Sunday is a quiet day here, with the Cercle du Rive Droite tasting the main feature of the day.
It gives a useful overview of the vintage on the right bank, and it surprised me how accessible many of these very young wines were.
They mostly showed excellent fruit and freshness, but lacked some grip and structure. The real test will come later, when the big guns of Bordeaux are available for tasting.
I bumped into winemaker and négociant Jean-Luc Thunevin, who told me his large tasting in St Emilion would be open that day.
I must have misunderstood him, as his cellars were locked later that day. So instead I dropped in on Jonathan Maltus at Châteasu Teyssier in St Emilion, where he was pouring his many wines from three continents to an American importer.
Maltus bypasses the traditional Bordeaux networks, although this year for the first time ever he is selling some wines directly to négociants.
Because he positions himself outside the usual Bordeaux system, he has an unusual and perhaps more independent perspective on what’s going on.
So I went to pick his brains as well as taste his mostly excellent if exceedingly modern-style wines.
In the evening Gérard Perse, owner of Pavie, Pavie-Decesses, and Monbousquet, was giving a dinner at the 2-Michelin-starred La Plaisance (prop G. Perse) in St Emilion. It was preceded by a tasting of the 2009 Perse wines.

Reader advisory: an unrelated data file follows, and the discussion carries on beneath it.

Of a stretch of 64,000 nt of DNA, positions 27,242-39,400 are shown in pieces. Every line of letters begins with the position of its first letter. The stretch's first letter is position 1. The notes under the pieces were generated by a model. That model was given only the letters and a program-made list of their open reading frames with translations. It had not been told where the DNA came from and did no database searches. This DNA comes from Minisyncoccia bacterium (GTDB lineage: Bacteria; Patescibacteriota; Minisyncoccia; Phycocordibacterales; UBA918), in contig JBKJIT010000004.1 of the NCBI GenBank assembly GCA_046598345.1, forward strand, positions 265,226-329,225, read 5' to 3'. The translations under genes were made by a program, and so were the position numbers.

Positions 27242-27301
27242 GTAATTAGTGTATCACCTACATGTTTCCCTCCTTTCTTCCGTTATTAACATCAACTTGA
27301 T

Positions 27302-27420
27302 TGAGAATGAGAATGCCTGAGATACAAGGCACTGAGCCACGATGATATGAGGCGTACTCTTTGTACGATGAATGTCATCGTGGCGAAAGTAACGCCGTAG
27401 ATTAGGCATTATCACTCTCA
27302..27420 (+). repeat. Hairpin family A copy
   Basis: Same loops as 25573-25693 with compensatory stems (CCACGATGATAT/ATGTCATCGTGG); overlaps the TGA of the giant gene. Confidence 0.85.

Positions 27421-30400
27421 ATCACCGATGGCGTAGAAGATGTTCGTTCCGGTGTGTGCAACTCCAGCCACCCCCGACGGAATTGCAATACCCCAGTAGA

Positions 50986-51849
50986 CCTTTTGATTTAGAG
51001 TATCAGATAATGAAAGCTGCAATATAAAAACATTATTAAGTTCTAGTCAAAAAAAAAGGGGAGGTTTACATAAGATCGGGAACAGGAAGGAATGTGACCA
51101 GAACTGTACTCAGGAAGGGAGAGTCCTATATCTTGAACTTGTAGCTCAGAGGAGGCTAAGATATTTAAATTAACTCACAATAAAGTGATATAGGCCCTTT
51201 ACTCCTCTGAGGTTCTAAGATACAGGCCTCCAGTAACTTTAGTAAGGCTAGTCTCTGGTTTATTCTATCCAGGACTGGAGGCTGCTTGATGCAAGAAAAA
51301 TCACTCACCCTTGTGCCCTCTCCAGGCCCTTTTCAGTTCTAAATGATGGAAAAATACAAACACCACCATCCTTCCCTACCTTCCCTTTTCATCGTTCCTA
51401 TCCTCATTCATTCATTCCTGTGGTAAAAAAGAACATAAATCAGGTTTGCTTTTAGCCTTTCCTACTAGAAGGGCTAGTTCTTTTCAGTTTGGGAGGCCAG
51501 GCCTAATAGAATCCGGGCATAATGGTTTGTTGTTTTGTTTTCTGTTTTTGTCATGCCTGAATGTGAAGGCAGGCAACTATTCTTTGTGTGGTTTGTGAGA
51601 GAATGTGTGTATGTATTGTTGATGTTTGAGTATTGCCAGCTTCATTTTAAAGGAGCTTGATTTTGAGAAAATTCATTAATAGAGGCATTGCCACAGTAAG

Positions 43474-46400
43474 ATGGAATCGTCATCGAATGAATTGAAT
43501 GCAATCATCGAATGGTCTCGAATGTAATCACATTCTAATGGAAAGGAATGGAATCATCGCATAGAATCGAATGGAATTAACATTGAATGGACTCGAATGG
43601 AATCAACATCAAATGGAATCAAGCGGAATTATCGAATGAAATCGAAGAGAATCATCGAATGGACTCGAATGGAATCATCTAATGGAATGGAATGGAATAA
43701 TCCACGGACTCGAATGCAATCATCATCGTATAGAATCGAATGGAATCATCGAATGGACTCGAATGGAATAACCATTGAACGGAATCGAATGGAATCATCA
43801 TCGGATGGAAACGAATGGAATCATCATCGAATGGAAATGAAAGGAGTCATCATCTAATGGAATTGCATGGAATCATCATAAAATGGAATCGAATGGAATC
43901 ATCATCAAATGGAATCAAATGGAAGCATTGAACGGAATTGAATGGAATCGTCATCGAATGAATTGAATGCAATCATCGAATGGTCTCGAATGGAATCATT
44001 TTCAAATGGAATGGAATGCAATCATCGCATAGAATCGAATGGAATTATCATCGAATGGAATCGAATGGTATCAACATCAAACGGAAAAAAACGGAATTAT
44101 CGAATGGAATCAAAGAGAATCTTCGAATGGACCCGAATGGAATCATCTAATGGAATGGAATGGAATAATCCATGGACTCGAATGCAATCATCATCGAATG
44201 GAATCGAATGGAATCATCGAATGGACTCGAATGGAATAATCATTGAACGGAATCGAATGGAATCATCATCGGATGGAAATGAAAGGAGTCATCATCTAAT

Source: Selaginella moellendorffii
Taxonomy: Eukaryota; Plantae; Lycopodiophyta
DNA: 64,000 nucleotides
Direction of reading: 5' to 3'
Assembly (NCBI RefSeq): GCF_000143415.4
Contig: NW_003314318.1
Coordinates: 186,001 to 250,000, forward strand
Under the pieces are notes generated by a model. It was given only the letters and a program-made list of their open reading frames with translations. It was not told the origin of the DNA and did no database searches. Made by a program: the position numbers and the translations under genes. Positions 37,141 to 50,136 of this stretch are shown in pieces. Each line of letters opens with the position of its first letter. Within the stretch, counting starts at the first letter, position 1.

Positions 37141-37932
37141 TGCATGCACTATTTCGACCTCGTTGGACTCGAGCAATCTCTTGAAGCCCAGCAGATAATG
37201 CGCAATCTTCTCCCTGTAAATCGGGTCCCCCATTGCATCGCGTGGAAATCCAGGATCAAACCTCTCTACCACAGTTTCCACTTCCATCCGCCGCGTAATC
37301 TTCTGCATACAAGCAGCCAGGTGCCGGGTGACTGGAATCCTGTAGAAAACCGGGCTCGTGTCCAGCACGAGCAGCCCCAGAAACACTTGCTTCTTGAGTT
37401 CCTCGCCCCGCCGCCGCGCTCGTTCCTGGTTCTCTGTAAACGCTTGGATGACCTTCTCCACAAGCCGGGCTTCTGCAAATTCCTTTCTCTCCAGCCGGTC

When I questioned our host about the accessibility of these young wines and their seeming lack of structure, he replied that this was illusory, an impression given by their abnormally high ripeness levels.
In fact, both acidity and tannins levels were higher than in 2005, but the perfect and atypical maturity of the grapes concealed the fact.
The dinner was magnificent, and attended by a galaxy of journalists.
At my table alone there was a Luxembourgeois, a Dane, an Italian, and myself. The Chinese, French, Austrians, and Canadians were scattered elsewhere.
Those seated at one table were requested in turn to give their view of 2009 Pavie. As each journalist waxed eloquent, the minutes ticked by and a certain monotony set in.
Moreover chef Philippe Etchebest and his squad were waiting in the wings with increasing impatience to be presented and applauded.
I was secretly hoping one brave soul might opine: ‘Frankly, I thought it was a pretty poor effort.’ But the praise was unanimous, and indeed the wine had been impressive.
Fortunately the exercise was abandoned just before I was asked to speak.
The dinner broke up at 11.15, with journalists muttering that the days ahead would be tough, and this would be for many their last convivial dinner of the week.
From now on it would be the lonely rigour of the hotel room and the computer. Well, not if I can help it, I can tell you.